You have certain rights related to credit and your information because of the Fair Credit Reporting Act (FCRA). The act also requires consumer reporting agencies to handle your information fairly, responsibly, and within limits.
Let’s talk about those rights and responsibilities next, because they can benefit you.
While the act itself and the rules created because of it go into detail, the shorter version is that you have the right to:
- be told if someone uses information in your file against you
- know what’s in your consumer reporting files
- ask for a credit score (although you may have to pay for it)
- dispute information that’s incomplete or incorrect and have it removed if it can’t be verified
- limit “prescreened” credit and insurance offers that are based on your credit report
- put a security freeze on your credit files to stop anyone (including you, unless you lift it) from opening accounts in your name
- put an initial fraud alert on your credit files that lasts for 1 year at no cost
- go after damages from violators by with a lawsuit in state or federal court
And consumer reporting agencies must:
- fix or delete information on your report that’s inaccurate or incomplete, or that can’t be verified
- limit access by others to your file so only those with a valid need can get the information
- have your written consent (in most cases) before giving out information about you to employers or potential employers
- not report outdated negative information
(The requirement to fix or delete incorrect information is one of several good reasons to check your credit reports.)
Other Rights That May Apply
Some states also have laws that give you more rights related to credit and the information in your files at the consumer reporting agencies.
But even if that’s not the case for you, identity theft victims and people who are in the military have some extra rights as well under the Fair Credit Reporting Act.
Let’s go over those next.
If You’re in the Military…
Due to various rules and amendments to the FCRA, some extra rights apply to military members.
In that case, you have the right to:
- have free electronic credit monitoring if you’re active-duty or in the National Guard
- put an active duty alert that lasts up two years on your credit files
- be notified by a consumer reporting agency about any “material” changes or additions to your file (for example, if something negative shows up on your report)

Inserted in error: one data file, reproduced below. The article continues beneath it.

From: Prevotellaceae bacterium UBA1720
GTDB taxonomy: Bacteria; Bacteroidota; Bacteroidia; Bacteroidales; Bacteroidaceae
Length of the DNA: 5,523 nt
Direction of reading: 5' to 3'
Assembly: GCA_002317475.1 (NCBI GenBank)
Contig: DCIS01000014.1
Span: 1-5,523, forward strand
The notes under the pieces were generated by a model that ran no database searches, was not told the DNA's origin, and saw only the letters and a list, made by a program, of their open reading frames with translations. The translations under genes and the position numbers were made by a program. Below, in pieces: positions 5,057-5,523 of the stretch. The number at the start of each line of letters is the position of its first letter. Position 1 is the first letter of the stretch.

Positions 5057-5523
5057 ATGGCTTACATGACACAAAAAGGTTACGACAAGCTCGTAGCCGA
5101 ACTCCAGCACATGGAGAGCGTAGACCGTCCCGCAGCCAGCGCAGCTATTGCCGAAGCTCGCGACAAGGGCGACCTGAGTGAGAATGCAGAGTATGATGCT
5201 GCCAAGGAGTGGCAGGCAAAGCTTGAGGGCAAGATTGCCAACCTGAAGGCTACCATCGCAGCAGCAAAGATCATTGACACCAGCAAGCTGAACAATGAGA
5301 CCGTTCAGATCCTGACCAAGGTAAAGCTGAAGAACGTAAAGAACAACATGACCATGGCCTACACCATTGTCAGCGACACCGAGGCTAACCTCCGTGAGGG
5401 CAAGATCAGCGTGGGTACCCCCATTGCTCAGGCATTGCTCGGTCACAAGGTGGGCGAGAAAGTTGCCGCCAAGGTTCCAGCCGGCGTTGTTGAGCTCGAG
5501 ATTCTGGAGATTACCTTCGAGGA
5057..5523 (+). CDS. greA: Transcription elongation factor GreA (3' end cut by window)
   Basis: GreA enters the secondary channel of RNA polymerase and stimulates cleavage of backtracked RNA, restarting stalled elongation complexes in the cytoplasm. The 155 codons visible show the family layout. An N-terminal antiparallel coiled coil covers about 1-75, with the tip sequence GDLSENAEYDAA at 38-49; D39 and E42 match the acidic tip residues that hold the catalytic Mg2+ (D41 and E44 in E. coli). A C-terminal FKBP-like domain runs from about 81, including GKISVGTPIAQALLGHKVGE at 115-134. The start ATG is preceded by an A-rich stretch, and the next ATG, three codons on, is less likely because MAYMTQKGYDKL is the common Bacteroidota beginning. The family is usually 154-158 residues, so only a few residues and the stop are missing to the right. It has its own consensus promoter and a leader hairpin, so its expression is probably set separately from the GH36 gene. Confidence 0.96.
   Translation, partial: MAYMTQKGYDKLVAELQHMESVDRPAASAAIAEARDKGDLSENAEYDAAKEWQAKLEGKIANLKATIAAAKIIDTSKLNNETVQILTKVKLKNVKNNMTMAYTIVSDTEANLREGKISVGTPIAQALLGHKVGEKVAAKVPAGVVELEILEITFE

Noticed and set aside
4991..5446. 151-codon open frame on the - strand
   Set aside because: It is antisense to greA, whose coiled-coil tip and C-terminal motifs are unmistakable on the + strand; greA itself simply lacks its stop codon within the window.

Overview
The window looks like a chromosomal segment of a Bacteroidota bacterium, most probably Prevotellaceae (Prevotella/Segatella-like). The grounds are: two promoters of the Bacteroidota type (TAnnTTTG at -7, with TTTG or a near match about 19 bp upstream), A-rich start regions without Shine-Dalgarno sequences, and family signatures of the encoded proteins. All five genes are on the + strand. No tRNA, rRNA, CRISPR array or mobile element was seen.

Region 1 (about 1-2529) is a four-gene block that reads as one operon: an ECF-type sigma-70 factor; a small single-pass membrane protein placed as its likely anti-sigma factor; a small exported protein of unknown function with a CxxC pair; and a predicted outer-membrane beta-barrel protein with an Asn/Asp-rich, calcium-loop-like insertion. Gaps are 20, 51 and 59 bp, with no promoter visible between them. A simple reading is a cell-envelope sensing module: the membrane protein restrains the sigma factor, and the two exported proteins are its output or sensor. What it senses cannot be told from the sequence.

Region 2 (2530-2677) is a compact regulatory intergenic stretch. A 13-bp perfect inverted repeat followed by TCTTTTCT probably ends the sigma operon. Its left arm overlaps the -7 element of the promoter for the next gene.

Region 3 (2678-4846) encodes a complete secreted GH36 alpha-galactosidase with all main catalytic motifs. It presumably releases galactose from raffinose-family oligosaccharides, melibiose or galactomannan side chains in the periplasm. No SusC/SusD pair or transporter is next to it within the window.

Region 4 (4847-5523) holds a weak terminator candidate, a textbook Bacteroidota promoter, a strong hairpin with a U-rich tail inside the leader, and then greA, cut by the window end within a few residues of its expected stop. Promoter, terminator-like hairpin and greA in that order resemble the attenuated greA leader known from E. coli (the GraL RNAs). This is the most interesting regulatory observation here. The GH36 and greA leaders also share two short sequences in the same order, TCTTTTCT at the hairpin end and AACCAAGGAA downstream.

- give contact information to the consumer reporting agencies for them to use while you’re on active duty
If You’re a Victim of Identity Theft
If you believe you are an identity theft victim, you have additional rights as well.
In that case, you also have the right to:
- put a no-cost extended fraud alert on your credit report that lasts for 7 years
- usually get copies of applications and business records that relate to your identity theft if you ask for them in writing. (Meaning documents related to the fraudulent transactions or accounts that were opened using your personal information.)
- get two free copies of what’s in your consumer reporting files during the 12 months after placing a fraud alert
- ask debt collectors about the names of creditors and the amounts of any debts you believe were created due to identity theft
- ask consumer reporting agencies to block information from your file that you’ve identified as being there due to identity theft. (For example, info about unpaid credit card debt that was fraudulently opened in your name.) After that, anyone with notice of the block is no longer allowed to sell, transfer, or send the blocked debt to collections.
- ask businesses not to report information about you to consumer reporting agencies if you believe it is a result of identity theft. You’ll have to tell the businesses what that is.
To take advantage of many of these special rights for victims of identity theft, you may need an identity theft police report, to prove who you are, and sometimes to provide extra information. You can get more details here.
The Fair Credit Reporting Act gives you rights related to credit and the information your consumer files. It also restricts how the consumer reporting agencies can act, and requires them to be fair and responsible. Be sure to understand your rights and keep an eye on your information.